The leader of the opposition in Zanzibar was arrested Tuesday as tensions soared on the islands ahead of Tanzania's election, with his party claiming nine people were killed, which police denied.
Mainland Tanzania holds presidential and parliamentary elections on Wednesday, as does semi-autonomous Zanzibar, which votes for Tanzania's president as well as its own leader and lawmakers.
The Indian Ocean islands, best known as a paradise holiday destination with white, palm-fringed beaches, have a history of violent, contested polls, and the streets -- devoid of tourists as a result of the coronavirus pandemic -- swarmed with heavily armed security forces.
Opposition leader Seif Sharif Hamad, who is taking his sixth shot at the top office, was hauled away by police as he arrived at a polling station to try and cast his ballot on a day of early voting set aside mainly for security forces, his party said.
The arrest came after a night of violence on Zanzibar's second-largest island of Pemba, an opposition bastion, where ACT-Wazalendo (Alliance for Change and Transparency) spokesman Abeid Khamis Bakar told AFP nine people had been shot dead by police overnight.
Tanzanian police chief Simon Sirro told journalists in Dar es Salaam that 42 people had been arrested in Pemba, but there had been "no death and I don't expect any death during these elections".
The toll could not be independently confirmed, however a relative of a woman who was shot dead told AFP "armed men carrying guns" had opened fire on him and others.
"It was around 9pm at night, we were seated outside a shop. But armed men carrying guns... just pointed and fired. I escaped safely but later found that three", including his relative, had been shot dead.
"We have already buried the dead bodies," he said, adding 18 others had been injured.
The opposition believes the special day of early voting for security forces is a ploy to steal the election, and urged supporters to go out and vote on the same day.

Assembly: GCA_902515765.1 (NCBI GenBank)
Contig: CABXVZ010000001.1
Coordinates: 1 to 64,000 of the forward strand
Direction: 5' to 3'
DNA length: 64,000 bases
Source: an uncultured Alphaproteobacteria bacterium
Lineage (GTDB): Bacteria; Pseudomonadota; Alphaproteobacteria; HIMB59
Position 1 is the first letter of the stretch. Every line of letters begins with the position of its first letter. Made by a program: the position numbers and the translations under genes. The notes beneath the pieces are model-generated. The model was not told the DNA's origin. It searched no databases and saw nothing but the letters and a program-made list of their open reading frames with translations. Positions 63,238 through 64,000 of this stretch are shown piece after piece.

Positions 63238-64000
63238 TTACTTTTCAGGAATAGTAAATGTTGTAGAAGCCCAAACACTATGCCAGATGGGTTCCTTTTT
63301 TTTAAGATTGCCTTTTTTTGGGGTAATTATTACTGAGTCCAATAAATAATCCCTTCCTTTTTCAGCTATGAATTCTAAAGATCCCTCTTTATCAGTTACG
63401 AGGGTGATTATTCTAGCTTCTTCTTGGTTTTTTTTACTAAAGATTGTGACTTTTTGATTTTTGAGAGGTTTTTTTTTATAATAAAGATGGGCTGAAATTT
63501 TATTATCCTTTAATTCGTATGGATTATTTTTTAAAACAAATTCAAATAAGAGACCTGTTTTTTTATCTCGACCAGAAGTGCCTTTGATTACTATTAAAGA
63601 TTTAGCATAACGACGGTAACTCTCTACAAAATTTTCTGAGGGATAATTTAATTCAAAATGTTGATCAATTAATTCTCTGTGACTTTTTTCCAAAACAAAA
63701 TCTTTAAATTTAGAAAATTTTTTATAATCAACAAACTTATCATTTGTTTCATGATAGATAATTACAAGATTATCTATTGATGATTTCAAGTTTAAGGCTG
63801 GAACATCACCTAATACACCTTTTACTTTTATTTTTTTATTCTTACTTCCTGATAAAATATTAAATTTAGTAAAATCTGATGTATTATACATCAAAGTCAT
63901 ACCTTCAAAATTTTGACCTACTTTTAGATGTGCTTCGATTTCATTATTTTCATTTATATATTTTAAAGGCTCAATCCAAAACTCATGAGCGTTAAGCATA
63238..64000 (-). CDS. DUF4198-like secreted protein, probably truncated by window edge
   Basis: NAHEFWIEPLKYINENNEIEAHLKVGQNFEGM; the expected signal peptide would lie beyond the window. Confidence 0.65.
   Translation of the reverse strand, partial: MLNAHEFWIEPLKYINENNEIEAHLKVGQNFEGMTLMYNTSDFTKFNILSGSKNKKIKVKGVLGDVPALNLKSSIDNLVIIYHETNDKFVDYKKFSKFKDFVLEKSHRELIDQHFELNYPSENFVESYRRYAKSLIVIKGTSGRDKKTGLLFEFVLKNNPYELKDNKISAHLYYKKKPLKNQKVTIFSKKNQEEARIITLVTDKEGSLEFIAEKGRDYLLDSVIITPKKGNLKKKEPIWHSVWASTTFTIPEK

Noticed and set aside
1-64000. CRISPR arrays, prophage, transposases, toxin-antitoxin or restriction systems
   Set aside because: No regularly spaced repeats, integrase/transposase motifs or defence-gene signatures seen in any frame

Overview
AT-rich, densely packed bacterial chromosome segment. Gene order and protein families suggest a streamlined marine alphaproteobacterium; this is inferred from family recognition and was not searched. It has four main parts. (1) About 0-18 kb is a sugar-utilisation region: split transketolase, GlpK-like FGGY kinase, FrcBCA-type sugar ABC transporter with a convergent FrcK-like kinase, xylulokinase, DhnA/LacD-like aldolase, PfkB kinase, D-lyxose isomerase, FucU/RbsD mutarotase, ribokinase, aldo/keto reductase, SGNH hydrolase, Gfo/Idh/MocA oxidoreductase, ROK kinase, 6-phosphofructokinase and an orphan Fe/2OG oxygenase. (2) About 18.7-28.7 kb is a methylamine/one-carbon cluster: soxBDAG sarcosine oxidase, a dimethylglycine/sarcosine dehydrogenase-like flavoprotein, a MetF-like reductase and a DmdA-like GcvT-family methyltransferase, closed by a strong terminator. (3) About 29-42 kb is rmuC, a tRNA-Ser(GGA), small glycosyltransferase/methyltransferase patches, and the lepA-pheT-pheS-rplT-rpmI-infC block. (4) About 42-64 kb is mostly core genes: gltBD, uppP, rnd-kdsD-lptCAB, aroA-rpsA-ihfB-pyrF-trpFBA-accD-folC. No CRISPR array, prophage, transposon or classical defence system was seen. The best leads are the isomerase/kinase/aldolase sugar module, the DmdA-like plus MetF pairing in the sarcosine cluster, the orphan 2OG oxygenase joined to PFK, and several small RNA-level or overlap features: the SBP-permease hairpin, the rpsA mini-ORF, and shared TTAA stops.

The violence on Pemba erupted as the army distributed ballots which opposition supporters believed were pre-marked.
The national stadium, where the swearing in of the new president is to take place, has already been freshly painted in the bright yellow and green of the ruling party, whose candidate is Hussein Ali Hassan Mwinyi, son of former Tanzanian president Ali Hassan Mwinyi.
Teargas and live bullets
Shortly before Hamad's arrest on the main island, police fired teargas and live rounds, while a group of about six brutally beat a young man around the Mtupepo primary school where the polling station is located in an opposition stronghold, an AFP reporter saw.
Journalists were chased away from the scene.
The area was later completely sealed off by security forces, along with other roads around Zanzibar, where the occasional pop of teargas being fired could be heard.
Trucks loaded with soldiers, police and a militia linked to the ruling party known as "zombies" -- clad in black with their faces covered by bandanas -- whizzed throughout the city.
AFP reporters witnessed the security forces beating several other civilians in different parts of town before loading them into their trucks.
A medical source, who asked not to reveal his name or place of work for fear of reprisal, confirmed four people had received "blunt force trauma" wounds from police on the main island Tuesday, one of whom had machete wounds to his back.
'Violence, deaths and detentions'
The violence in Zanzibar comes amid rising fears over Tanzania's election after five years of crackdown on the opposition and free speech under President John Magufuli, who is running for a second term.
"I'm alarmed by reports from Zanzibar and elsewhere of violence, deaths, and detentions," United States ambassador Donald Wright wrote on Twitter.
Sectarian and political tensions in Zanzibar -- with a cosmopolitan population of Arabs, Asians and Africans -- are more marked than on the mainland.
Hamad, whose party seeks full independence, believes every vote has been stolen from him since the introduction of multiparty democracy in 1995, and foreign observers have often agreed.
In January 2001, at least 30 people were killed in clashes between police and opposition supporters after a disputed election.
Polls in 2005 were also marred by clashes.
A political deal allowing for more power-sharing led to peaceful elections in 2010, but divisions quickly returned and in 2015, the head of the electoral commission cancelled the vote outright.
In 2016, the opposition boycotted the re-run and the CCM was declared the victor.